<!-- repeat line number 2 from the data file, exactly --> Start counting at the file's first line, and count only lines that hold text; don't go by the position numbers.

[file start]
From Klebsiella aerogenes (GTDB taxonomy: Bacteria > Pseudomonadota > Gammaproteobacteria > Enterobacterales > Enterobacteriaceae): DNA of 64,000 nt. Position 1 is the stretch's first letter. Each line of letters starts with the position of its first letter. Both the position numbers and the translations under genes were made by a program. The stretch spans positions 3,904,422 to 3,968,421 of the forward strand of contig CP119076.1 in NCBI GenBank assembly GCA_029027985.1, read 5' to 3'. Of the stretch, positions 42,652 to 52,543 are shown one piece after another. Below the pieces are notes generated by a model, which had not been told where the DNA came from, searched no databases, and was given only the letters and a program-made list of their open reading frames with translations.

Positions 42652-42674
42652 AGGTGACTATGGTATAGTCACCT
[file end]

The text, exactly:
Positions 42652-42674